CPT Coding Injections and Infusions . . . Continues to be Challenging

Gloryanne Bryant, RHIA, CDIP, CCS, CCDS Medical Coding Leave a Comment

CPT Coding Injections and Infusions . . . Continues to be Challenging

Current Procedure Terminology or CPT® is the registered trademark of the American Medical Association (AMA). The codes in CPT are 5-characters in length, with over 10,300 Category I, II and III codes, Category I covers the Evaluation and Management visits, Anesthesia, Surgery, Radiology, Pathology and Laboratory, and the Medicine Section codes. It is within the Medicine and Procedure Section (range 90281 to 99607) that you find the codes to capture the administration via injection and infusion services.

Injection and Infusion (I&I) services are a common area for Auditors to review as there continues to be mistakes and errors with the code assignment. There can be issues with I&I coding due to lack of documentation for “start and time times”, lack of medical necessity documentation for hydration services, not following the CPT hierarchy for their specific codes and just “confusion” regarding the CPT rules.

Clinical documentation could be at the center of errors found during an audit. Even with an EHR (Electronic Health Record), the features, functions and keystrokes can result in the wrong information and thus wrong code selection. Education to the clinical staff is important, i.e., Nursing and Physicians.

Here are a few tips for the CPT coding of injections and infusions, this is not all inclusive:

  • Services leading up to the infusion or following the infusion are included in the infusion administration and are not separately reportable. (see the list below)
    • Use of local anesthesia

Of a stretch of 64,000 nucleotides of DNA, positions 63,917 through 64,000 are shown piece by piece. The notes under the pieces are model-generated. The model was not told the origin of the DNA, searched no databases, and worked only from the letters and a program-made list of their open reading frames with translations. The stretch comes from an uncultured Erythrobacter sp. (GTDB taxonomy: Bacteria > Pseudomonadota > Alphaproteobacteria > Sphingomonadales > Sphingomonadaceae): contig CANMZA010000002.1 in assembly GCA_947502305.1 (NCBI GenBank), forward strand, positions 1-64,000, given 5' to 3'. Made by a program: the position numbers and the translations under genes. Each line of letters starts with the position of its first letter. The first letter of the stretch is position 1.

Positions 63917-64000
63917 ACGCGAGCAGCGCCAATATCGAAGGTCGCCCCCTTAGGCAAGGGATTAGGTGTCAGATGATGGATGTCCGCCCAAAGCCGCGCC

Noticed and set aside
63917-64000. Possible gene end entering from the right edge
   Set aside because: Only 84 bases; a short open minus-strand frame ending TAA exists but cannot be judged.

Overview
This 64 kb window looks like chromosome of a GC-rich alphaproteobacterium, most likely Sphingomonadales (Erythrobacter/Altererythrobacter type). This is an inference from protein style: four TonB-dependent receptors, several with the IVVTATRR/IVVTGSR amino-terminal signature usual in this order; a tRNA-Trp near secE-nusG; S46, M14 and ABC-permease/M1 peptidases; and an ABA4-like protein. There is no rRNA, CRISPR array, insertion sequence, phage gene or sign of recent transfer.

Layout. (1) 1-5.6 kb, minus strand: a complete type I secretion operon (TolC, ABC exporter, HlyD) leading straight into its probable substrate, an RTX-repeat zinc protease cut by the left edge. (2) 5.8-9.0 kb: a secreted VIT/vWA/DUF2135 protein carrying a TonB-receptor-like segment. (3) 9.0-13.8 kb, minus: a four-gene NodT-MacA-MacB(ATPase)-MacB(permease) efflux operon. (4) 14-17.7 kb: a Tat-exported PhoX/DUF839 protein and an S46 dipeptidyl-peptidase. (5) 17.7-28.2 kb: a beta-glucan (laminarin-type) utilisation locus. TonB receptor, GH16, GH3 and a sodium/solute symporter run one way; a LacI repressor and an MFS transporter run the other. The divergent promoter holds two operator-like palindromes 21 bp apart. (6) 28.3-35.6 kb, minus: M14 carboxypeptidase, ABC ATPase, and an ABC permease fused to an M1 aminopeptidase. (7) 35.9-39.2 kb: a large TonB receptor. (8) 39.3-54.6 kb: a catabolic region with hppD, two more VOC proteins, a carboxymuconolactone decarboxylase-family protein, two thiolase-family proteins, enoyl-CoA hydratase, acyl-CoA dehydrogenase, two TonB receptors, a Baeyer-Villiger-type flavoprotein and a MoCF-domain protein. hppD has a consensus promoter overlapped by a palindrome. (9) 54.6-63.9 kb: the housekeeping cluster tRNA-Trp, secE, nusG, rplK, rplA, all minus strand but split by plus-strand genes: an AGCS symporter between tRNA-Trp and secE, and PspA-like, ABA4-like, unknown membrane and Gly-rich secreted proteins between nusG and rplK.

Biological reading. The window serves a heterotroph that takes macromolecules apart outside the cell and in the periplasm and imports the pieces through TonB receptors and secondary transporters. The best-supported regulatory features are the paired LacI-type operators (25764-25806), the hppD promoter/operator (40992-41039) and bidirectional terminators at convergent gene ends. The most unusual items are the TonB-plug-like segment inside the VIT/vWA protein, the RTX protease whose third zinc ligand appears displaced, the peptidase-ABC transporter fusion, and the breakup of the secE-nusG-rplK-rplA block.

• IV start
    • Access to indwelling IV, subcutaneous catheter or port
    • Flush at conclusion of infusion
    • Standard tubing, syringes, and supplies
    • Preparation of chemotherapy agents
  • Physicians: report the initial service that best describes the primary encounter reason
  • For all infusions reported by the facility (hospital outpatient), IV pushes and injections are coded based on a hierarchy.
  • The hierarchy determines which infusion service will be coded as the “initial.
    • Utilize the CPT I&I hierarchy (Chemotherapy is the highest and Hydration is the lowest service in the hierarchy – see the CPT codebook)
      • Chemotherapy services are primary to therapeutic, prophylactic, and diagnostic services
      • Therapeutic, prophylactic, and diagnostic services are primary to hydration services
    • The hierarchy does not apply to subcutaneous or intramuscular injection
    • Hydration is defined as the replacement of necessary fluids via an IV infusion which consists of pre-packaged fluid and electrolytes. Documenting the medical necessity for hydration is important
    • Concurrent hydration is not codable/ billable via a HCPCS code and not separately payable
    • Use the “Current Infusion” CPT code when two substances/drugs in two separate bags/syringes are infused at the same time through one access
    • The infusion time is calculated from the time the administration begins (the medication starts dripping) to when it ends (the medication stops dripping).

The CPT coding of injection and/or infusion services can be challenging, so attention to detail really matters. In addition, experience with outpatient CPT I&I coding and ongoing education following coding audits can enhance accuracy.

There are a few questions to ask about the outpatient service area that provides injections and/or infusions are:

  • When was your last coding audit of Injection and Infusion services?
  • What were the findings from that coding audit?
  • Is the clinical staff aware of the documentation required to support the service (CPT code)?

Auditing and monitoring should be a regular part of one’s compliance program. It is springtime and that is a great time to have a CPT I&I coding audit conducted!

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